For his career, Votto gets on base 42% of the time…think about how cool that would be to have a 1st inning where Bruce, Duvall, Suarez (or whoever) bat with a man on base. It would happen 40+ percent of the time!

      Batting Votto 3rd is the worst, because walking with 2 outs has relatively little effect on run expectancy, since essentially you are relying on your 4 hitter (Phillips in this case) to not get out… Phillips gets out over 70% of the time.

      For example:

      Votto walks, batting 3rd, with 2 outs, followed by BP (or any .300 wOBA hitter):
      Begin RE: 0.152
      End RE: 0.153
      Delta RE: 0.001

      Votto walks, batting 2nd, with 1 out, followed by BP (or any .300 wOBA hitter):
      Begin RE: 0.326
      End RE: 0.406
      Delta RE: 0.080

      Votto walks, batting 1st, with 0 out, followed by Bruce (or any .350 wOBA hitter):
      Begin RE: 0.544
      End RE: 0.857
      Delta RE: 0.313

      The tables used for RE have been advanced into a smoothed empirical model by Jonah Pemstein at FG.

      Using this we can actually see a true RE based on the player’s skill rather than “league average.” You can see the effect of this borne out in the first example… Votto’s RE with the bases empty and 2 out is nearly exact to Phillips’ RE with a man on first and 2 out.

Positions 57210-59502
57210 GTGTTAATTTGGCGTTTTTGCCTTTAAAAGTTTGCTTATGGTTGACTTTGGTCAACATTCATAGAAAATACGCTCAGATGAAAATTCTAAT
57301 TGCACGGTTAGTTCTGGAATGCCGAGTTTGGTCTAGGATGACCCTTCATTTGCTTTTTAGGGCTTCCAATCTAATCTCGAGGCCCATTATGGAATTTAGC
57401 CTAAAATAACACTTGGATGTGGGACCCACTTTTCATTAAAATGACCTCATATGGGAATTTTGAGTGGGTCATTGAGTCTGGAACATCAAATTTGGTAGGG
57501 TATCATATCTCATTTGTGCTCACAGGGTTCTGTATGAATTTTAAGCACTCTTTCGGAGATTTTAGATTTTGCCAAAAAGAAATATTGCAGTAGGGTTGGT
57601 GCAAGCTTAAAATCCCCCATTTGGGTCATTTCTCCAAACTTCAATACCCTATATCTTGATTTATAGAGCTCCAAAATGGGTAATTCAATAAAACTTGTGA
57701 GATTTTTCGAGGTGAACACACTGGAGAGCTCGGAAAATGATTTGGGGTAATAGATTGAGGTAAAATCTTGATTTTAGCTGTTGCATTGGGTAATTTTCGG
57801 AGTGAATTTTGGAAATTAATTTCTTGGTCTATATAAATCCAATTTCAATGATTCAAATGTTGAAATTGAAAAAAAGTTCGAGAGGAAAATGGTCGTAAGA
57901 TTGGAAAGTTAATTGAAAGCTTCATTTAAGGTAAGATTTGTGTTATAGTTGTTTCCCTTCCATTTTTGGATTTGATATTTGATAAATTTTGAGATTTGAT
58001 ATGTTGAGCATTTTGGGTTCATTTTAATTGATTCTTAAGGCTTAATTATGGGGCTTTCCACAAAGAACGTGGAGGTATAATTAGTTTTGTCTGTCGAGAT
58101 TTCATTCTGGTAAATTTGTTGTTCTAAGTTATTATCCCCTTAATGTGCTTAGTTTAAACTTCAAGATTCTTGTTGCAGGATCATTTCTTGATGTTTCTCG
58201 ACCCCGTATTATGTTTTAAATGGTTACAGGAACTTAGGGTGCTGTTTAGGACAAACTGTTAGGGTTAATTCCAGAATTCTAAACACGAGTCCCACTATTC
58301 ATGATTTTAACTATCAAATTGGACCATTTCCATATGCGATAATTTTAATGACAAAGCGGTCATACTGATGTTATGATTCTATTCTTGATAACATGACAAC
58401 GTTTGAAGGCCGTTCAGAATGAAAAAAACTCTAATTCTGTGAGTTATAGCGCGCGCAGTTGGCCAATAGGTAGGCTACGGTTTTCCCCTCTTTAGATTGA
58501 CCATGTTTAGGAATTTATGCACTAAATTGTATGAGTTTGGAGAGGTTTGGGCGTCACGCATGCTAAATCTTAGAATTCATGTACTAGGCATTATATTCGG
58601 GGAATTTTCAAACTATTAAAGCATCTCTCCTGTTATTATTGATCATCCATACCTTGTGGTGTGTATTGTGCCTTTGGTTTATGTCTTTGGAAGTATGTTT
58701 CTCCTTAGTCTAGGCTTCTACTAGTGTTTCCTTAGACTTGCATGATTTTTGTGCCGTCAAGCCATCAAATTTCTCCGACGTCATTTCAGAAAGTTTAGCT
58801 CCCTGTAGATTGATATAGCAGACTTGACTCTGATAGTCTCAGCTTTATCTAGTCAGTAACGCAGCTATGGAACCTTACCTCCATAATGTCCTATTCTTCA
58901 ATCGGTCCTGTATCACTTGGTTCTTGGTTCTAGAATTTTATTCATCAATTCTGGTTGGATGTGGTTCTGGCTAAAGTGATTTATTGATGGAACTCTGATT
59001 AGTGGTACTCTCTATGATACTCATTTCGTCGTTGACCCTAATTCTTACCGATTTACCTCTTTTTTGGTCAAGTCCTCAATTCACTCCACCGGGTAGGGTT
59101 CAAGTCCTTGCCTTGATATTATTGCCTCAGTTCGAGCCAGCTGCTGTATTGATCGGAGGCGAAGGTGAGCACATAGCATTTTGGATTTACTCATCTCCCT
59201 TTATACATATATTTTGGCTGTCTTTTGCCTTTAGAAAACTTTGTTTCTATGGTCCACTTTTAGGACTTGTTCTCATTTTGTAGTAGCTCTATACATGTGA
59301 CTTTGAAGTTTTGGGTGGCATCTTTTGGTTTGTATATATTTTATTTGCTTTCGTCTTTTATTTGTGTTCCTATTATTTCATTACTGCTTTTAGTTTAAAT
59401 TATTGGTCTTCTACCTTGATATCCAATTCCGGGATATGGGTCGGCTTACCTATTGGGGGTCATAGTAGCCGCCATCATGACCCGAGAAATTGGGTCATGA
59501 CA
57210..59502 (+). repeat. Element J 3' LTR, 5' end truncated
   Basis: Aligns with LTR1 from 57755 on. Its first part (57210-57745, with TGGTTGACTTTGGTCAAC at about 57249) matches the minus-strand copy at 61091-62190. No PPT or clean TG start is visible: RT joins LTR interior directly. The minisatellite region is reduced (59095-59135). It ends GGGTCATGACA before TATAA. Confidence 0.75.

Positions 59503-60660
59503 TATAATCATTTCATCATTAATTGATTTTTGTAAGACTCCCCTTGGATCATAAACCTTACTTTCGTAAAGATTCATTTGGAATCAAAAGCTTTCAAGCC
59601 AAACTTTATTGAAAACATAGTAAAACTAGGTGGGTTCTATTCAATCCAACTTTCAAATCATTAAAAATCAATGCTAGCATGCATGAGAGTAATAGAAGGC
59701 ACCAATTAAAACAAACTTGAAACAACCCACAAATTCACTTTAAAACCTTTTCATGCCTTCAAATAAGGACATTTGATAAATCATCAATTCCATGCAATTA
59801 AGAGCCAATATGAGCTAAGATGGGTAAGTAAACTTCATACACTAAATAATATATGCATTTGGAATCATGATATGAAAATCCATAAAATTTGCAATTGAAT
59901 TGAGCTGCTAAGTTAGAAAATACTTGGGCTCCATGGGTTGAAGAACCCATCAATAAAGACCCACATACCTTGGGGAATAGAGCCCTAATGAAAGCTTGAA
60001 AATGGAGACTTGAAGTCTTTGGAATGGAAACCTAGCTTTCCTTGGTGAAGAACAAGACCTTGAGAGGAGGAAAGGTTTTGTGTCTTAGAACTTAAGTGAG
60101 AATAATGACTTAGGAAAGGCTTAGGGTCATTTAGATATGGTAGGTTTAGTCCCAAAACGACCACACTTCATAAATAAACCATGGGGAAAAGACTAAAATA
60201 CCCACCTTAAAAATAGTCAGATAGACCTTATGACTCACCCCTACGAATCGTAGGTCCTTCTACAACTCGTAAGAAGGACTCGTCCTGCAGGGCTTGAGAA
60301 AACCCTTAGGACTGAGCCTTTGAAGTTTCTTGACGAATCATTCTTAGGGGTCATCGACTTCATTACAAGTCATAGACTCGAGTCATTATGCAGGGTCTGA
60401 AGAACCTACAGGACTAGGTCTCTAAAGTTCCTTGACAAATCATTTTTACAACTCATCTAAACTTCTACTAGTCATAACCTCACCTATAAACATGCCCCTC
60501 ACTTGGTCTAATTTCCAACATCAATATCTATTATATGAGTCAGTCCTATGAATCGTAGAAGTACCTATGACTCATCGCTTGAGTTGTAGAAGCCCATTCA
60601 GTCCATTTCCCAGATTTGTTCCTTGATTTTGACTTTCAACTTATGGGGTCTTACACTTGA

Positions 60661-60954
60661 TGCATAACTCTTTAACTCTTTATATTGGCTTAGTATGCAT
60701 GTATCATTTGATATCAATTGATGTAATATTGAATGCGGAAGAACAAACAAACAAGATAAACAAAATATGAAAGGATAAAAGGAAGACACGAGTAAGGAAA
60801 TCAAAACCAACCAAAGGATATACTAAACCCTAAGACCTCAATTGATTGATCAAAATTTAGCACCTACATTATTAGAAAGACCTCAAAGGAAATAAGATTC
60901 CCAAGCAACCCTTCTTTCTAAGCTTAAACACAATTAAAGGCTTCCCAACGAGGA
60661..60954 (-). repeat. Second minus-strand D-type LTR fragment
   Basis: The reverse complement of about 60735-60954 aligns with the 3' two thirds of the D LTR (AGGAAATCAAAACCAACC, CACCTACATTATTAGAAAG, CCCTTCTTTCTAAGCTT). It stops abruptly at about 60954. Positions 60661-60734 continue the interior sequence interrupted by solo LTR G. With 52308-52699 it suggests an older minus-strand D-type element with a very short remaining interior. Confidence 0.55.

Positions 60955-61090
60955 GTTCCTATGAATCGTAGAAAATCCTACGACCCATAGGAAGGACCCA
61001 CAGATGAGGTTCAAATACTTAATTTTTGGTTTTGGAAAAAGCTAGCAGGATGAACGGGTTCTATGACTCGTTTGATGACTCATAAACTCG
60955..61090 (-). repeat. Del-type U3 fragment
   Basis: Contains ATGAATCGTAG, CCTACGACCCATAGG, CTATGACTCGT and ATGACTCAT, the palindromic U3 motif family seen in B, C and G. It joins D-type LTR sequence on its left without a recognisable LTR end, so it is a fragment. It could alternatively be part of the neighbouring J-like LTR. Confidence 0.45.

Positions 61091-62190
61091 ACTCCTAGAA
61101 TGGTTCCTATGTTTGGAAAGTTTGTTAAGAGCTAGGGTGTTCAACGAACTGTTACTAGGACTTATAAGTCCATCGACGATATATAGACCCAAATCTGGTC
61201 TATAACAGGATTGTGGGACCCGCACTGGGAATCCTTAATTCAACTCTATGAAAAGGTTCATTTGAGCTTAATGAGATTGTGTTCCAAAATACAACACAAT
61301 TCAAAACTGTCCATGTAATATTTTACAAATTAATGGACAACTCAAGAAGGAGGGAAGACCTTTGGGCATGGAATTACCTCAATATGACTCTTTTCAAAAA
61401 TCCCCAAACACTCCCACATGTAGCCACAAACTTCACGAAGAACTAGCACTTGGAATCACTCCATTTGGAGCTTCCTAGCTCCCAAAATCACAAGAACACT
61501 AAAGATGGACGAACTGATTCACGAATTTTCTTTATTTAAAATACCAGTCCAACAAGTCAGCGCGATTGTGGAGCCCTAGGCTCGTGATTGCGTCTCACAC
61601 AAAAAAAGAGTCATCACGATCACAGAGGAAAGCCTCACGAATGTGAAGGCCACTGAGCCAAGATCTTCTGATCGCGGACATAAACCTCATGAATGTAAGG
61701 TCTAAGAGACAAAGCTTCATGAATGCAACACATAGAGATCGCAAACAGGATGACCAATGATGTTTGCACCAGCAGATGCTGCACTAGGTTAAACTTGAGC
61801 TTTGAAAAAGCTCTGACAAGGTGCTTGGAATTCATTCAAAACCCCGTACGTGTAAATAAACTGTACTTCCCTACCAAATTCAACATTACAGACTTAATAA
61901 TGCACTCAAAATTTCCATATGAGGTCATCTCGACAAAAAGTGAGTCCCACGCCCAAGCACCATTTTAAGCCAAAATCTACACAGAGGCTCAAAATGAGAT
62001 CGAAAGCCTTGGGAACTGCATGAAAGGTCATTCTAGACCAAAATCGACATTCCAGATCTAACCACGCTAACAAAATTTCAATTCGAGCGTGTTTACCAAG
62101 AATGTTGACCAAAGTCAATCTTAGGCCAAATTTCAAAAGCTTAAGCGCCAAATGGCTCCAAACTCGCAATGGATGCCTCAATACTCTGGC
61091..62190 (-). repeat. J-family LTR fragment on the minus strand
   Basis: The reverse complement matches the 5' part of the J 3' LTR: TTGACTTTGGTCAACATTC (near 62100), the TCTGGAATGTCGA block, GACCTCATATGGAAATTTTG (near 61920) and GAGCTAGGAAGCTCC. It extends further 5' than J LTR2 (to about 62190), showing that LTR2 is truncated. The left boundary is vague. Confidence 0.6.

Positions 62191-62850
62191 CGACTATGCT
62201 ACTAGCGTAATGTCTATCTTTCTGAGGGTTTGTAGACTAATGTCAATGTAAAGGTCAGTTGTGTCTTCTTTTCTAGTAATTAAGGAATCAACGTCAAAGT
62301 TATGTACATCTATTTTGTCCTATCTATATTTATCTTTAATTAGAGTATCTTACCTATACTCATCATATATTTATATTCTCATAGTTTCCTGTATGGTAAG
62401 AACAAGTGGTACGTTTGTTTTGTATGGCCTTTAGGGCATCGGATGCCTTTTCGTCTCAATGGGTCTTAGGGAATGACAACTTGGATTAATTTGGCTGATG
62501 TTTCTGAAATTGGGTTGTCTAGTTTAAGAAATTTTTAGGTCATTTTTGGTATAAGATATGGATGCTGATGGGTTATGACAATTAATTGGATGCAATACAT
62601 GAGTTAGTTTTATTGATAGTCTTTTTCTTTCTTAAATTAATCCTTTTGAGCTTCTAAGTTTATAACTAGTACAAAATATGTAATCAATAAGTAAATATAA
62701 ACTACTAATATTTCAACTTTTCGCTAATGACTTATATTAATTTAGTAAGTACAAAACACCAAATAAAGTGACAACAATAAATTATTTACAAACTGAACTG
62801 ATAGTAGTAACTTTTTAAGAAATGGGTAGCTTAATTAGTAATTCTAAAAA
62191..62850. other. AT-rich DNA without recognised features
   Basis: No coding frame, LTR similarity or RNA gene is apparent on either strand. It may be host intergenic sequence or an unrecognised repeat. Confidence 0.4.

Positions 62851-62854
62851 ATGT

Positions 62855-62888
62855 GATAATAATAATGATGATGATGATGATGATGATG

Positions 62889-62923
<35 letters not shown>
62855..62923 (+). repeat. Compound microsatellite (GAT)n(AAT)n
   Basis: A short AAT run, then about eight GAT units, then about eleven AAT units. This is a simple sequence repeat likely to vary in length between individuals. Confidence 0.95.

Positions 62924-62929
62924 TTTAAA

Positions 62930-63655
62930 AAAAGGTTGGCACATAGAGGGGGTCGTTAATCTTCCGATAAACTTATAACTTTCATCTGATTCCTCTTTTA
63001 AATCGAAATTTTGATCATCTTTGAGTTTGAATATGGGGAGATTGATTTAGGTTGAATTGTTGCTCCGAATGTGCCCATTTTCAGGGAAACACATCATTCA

Huh… this was a big long. Sorry. Sorta just happened.

  7. I was thinking last night that if we could just get to Bruce and Duval maybe we would have a chance, then I remembered we had Hamilton and Philipps hitting in front of them. Maybe Billy will bunt his way on? Not even an attempt.

  8. Overall, I like more what I’m seeing from Billy but he needs to bat at the bottom of the order. Phillips is getting veteran treatment, he needs to sit more and def not hit 3rd or 4th. Lineup order has been strange at times, not sure the thinking that goes into it. Really starting to dislike moving Bruce, but I get why so many want to. Big fan of Cozart, but he’s gonna be a solid addition to a contender I think and I’ve already gave opinion about Phillips.